On I. Lewis Libby… (UPDATED)

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I have been having some fun back-and-forth on this topic over at Gay Patriot. My blog-pals and friends at GP, for the most part, support President Bush’s commutation of his sentence. I disapprove. Many also think his conviction was political to begin with. I also disagree. These comments explain the reasons why I have staked out my positions on this topic:

I, for one, am horrified by some of the rationals of those defending
Libby. Libby was convicted, by a jury of his peers, of lying to the FBI
and grand jury on several occasions in order to obfuscate an ongoing
investigation. Unlike those of us on the outside, including myself, who
were getting bits of information from various sources that was often
framed (pun intended) to either convey Libby’s guilt (Keith Olberman) or
his innocence (Just One Minute), the jury heard ALL of the evidence, and
decided that Libby had committed 4 of the 5 offenses he was charged
with. Maybe you could defend his innocence if this were one measly
trumped-up charge, but we are looking at four counts of conviction here.

On the argument that the conviction was political, Orin Kerr, at the conservative / libertarian law blog “The Volokh Conspiracy”, simply and elegantly blows that ship out of the water. His view on the case being “purely political”:

I find this argument seriously bizarre. As I understand it, Bush political appointee James Comey named Bush political appointee and career prosecutor Patrick Fitzgerald to investigate the Plame leak. Bush political appointee and career prosecutor Fitzgerald filed anindictment and went to trial before Bush political appointee Reggie Walton. A jury convicted Libby, and Bush political appointee Walton sentenced him. At sentencing, Bush political appointee Judge Walton described the evidence against Libby as “overwhelming” and concluded that a 30-month sentence was appropriate. And yet the claim, as I understand it, is that the Libby prosecution was the work of political enemies who were just trying to hurt the Bush Administration.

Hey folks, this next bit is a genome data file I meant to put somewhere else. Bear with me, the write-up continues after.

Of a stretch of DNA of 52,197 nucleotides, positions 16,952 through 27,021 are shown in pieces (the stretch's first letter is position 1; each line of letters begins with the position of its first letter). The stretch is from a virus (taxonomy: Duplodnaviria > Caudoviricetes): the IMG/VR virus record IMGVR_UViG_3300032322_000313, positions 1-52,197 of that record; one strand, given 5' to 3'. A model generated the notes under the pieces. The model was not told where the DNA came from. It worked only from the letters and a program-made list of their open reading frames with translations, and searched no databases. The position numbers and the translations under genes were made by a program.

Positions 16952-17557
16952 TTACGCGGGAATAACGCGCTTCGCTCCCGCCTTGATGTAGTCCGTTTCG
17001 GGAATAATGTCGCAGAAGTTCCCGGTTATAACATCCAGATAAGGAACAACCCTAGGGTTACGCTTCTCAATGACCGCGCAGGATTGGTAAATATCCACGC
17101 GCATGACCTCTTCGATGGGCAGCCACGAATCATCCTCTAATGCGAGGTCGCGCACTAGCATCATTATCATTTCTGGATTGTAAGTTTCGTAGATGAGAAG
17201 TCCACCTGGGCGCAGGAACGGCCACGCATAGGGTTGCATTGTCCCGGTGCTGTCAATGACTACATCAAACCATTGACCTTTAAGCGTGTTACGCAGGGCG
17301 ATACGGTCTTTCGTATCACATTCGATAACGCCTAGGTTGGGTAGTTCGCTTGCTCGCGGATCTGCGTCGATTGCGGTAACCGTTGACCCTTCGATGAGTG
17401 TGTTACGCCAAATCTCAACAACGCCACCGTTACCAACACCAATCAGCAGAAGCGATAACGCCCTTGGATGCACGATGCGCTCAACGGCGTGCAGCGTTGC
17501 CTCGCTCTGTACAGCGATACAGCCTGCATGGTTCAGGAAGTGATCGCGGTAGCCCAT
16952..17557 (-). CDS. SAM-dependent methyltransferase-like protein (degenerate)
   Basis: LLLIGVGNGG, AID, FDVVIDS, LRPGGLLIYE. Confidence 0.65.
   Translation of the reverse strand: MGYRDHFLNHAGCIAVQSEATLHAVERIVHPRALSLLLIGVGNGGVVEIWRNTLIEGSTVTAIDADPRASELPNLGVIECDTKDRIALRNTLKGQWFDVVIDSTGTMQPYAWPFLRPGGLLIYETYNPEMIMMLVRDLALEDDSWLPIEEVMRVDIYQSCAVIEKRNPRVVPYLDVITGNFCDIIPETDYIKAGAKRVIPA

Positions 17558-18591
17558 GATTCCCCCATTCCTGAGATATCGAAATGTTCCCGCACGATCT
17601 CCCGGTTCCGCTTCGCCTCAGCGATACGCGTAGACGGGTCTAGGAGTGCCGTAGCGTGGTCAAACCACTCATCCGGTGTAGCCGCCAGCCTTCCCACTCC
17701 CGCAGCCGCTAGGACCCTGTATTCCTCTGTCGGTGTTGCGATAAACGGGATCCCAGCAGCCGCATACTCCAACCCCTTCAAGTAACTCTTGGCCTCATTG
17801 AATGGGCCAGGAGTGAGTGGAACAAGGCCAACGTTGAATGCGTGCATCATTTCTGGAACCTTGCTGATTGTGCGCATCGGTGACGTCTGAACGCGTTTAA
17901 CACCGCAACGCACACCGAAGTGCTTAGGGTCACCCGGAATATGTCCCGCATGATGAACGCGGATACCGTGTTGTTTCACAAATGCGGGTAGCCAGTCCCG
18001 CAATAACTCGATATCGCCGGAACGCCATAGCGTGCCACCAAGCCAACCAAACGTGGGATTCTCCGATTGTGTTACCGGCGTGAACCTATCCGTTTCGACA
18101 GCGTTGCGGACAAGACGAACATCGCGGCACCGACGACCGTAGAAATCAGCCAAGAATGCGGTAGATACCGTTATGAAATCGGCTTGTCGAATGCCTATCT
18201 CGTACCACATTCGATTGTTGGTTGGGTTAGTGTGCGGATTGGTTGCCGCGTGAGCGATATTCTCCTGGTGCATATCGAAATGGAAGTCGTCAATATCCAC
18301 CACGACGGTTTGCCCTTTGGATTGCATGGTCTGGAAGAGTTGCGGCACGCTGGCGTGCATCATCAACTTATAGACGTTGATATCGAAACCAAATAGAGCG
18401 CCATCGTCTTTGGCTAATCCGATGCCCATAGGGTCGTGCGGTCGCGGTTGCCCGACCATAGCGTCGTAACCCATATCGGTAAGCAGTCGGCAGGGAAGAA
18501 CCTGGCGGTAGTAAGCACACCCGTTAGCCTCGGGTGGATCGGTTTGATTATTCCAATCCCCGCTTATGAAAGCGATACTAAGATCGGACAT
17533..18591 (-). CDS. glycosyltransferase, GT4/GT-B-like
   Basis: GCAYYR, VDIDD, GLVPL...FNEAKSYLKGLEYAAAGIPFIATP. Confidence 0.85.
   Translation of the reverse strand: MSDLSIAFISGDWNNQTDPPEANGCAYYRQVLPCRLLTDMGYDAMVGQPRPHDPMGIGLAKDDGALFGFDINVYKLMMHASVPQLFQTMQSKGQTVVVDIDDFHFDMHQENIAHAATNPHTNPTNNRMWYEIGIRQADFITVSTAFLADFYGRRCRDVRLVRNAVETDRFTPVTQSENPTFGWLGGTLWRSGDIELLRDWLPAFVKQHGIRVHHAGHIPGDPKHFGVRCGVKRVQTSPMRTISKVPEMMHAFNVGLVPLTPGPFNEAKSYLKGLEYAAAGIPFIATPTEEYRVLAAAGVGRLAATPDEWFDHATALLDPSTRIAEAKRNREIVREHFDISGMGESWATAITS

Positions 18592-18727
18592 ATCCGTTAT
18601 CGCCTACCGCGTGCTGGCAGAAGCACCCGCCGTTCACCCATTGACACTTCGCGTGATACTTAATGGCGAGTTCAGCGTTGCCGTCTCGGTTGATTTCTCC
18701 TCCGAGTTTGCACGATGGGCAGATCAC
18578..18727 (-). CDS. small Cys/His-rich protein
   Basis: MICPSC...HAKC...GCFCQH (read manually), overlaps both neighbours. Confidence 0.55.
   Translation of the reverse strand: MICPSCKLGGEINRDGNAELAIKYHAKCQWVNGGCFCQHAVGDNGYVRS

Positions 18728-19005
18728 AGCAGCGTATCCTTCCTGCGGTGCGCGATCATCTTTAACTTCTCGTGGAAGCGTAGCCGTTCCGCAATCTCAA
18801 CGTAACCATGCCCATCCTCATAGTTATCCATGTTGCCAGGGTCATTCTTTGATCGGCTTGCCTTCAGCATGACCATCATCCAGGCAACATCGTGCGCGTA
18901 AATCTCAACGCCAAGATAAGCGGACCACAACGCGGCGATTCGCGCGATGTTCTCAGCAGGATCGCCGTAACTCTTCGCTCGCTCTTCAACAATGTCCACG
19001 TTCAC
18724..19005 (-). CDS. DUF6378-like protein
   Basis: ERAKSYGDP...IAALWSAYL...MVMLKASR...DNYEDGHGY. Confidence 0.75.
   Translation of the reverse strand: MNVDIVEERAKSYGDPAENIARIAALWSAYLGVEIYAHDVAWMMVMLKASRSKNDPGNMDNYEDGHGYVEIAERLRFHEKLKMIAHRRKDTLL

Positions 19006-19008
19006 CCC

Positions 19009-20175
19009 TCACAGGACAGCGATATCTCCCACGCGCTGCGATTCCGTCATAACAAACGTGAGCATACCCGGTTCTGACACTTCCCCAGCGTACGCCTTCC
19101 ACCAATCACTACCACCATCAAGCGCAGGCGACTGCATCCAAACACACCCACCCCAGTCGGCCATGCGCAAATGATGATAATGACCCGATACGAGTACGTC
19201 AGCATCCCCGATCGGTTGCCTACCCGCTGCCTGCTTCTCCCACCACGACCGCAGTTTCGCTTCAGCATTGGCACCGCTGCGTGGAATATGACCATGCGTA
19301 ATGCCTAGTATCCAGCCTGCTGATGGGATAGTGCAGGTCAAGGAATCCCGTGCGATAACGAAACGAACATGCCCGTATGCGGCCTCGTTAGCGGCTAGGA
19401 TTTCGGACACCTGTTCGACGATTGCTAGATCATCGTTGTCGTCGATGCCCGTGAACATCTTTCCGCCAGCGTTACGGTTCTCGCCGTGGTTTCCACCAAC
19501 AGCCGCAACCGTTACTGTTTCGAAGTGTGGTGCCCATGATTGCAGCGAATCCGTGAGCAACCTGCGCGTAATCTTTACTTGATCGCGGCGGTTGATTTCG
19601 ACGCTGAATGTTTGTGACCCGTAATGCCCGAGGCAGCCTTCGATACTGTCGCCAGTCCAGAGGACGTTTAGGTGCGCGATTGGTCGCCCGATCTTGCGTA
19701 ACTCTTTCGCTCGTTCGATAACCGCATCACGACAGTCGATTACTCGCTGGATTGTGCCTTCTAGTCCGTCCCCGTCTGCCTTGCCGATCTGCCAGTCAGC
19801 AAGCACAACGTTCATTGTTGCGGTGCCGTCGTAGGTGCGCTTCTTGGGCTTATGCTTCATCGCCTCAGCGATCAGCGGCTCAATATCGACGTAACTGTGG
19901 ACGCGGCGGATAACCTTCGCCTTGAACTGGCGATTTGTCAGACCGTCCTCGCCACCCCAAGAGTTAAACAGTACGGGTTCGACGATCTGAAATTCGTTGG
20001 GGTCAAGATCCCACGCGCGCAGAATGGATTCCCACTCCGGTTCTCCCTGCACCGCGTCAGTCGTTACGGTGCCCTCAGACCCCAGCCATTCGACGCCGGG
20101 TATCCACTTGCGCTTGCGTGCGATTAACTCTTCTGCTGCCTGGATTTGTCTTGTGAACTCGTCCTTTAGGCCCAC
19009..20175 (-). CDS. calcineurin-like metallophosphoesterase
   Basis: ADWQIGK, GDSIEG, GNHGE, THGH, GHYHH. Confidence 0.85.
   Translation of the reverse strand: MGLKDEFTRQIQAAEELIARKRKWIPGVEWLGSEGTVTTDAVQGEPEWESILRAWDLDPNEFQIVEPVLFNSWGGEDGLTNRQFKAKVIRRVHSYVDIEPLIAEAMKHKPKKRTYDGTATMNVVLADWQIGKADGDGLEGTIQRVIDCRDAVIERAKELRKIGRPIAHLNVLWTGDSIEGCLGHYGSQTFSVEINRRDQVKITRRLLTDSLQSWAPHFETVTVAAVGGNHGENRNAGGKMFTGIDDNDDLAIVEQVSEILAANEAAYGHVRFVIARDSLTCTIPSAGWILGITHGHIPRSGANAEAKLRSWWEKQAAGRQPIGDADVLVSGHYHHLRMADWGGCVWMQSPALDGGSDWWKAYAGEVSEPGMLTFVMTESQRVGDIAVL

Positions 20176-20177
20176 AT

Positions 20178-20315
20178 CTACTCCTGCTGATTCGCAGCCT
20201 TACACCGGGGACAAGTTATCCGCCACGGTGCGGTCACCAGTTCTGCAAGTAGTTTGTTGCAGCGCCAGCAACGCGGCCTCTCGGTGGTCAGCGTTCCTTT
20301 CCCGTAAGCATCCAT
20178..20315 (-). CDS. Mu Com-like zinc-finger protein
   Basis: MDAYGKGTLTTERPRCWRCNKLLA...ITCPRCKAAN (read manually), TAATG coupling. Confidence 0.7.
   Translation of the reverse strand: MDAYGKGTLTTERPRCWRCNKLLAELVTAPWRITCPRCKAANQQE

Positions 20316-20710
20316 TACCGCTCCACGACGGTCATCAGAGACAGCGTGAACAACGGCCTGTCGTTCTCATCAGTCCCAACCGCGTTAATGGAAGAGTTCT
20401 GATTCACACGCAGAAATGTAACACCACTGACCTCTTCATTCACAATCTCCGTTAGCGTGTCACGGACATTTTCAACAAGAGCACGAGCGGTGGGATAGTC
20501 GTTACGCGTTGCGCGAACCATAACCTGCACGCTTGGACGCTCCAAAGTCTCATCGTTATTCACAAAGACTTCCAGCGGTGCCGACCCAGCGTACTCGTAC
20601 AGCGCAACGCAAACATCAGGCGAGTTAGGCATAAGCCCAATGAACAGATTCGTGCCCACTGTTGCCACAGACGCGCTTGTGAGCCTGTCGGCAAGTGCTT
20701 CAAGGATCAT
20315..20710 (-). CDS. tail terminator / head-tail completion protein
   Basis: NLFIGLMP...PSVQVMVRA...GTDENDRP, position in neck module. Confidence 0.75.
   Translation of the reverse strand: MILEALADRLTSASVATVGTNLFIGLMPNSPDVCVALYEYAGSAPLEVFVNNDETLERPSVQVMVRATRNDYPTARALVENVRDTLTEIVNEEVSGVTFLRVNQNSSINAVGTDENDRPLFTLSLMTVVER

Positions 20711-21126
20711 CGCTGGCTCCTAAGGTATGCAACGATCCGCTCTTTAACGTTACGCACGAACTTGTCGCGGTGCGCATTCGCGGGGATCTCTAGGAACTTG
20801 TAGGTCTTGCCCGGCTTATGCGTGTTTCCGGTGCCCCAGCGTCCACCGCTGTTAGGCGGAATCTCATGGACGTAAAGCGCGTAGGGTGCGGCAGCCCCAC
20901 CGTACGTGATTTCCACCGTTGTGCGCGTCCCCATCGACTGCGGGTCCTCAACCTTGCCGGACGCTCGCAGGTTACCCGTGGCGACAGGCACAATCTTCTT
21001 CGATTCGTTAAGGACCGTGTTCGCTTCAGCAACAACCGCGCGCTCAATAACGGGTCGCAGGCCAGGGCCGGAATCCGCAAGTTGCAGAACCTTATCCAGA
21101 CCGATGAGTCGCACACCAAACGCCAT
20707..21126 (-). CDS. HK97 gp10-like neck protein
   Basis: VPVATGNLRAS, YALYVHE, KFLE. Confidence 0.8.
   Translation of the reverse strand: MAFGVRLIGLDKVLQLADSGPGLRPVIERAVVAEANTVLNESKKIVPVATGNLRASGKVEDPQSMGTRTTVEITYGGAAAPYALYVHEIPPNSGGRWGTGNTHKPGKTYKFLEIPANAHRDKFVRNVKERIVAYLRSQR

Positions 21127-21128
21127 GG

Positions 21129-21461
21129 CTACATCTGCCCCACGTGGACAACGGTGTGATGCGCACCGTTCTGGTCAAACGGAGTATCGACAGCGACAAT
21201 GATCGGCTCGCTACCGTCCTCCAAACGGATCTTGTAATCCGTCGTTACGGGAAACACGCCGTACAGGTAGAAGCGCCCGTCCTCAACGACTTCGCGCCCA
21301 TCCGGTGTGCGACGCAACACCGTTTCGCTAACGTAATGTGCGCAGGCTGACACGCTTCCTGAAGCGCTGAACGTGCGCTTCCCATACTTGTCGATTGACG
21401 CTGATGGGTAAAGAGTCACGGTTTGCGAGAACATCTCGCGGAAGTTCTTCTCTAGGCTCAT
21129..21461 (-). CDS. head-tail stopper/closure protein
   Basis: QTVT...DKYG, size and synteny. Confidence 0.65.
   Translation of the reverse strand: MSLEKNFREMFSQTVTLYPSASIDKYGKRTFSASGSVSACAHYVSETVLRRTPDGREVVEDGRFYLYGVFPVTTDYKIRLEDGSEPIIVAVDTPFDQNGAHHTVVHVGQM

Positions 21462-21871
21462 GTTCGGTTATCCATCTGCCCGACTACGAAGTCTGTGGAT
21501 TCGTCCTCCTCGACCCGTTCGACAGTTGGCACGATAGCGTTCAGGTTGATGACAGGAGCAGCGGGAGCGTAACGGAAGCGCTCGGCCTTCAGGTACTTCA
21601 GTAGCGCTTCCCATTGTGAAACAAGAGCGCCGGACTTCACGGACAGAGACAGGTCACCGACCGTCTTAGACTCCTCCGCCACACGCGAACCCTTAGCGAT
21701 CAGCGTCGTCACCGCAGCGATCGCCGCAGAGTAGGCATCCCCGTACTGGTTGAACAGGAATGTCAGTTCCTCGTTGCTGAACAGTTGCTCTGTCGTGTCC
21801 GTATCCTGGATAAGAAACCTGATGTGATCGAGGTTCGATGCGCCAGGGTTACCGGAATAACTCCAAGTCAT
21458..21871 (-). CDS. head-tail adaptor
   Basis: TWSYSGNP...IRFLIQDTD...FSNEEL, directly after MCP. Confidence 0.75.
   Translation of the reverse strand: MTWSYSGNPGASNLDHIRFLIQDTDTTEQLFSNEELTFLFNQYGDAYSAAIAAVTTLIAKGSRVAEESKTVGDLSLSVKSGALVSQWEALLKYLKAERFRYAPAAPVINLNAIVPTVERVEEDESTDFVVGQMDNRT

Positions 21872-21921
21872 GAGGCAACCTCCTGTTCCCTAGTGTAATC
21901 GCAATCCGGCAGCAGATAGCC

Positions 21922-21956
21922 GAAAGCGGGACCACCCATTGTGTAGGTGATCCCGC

He also had something to say about the Amitage cop-out and Alan Dershowitz’s apparent ability to read the jugde’s mind. And lets not forget that Dersh was a member of the OJ dream team. Yes, that’s a bit of a cheap shot on my part, but it also reflects a bit on Dersh’s character.

There is no “Left-Wing Conspiracy” here. Do we conservatives really want to start sounding like a bad echo of Hillary Clinton?

And while I’m ranting and mentioning Hillary, the whole “Well, Clinton did this”, or “he / she did that” meme is getting very tiresome. I have always stood firm on the point that I didn’t care that Clinton lied to me, his wife or family, or the American people. It was his lying to the Grand Jury that justified the impeachment. Had Clinton been allowed to stand in front of a real jury, as Libby had, I think the outcome would have been the same. Besides, at least Clinton had the good sense of notpardoning Susan McDougal while she was still enmeshed in the legal process.

On the “charges were never brought or proven for leaking the CIA operative’s identity” – I must remind you all that Al Capone was never convicted of murder, and Clinton was never charged with any of the shady deals involving Whitewater. It does not matter that charges for the original suspected crime were never brought, the act of deceiving the FBI or Grand Jury, as in the Martha Stewart case (erased a tape if you remember), leaves you open to these type of convictions.

Bruce, V, NDT, TGC, et. al. I love you guys and you are often a rock of sensibility offering a handhold in wishy-washy liberal choppy waters. But when, in defending Libby and the commutation, you offer up the same arguments / defenses used by the Clintonistas during the impeachment process, I have to wonder if my rock has turned out to be a huge sea turtle ready to dive or swim away. Republicans are supposed to be the party that, above all, honored and respected the law. What happened?

UPDATE: I had written another comment at GP explaining further why I believe the guilty verdict was appropriate and te commutation was not… but it got lost somewhere between the pressing the send button and getting to the GP server. Since then I have had a couple of people comment on my blog concering the very issues I had written about.  I will, in the comment section, summarise much of what was expresed in what was probably “The Best Damned Comment” I’d ever written.

Ten Things to Know About Procrastination.

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Sounds interesting.

Eh, I’ll read it tomorrow.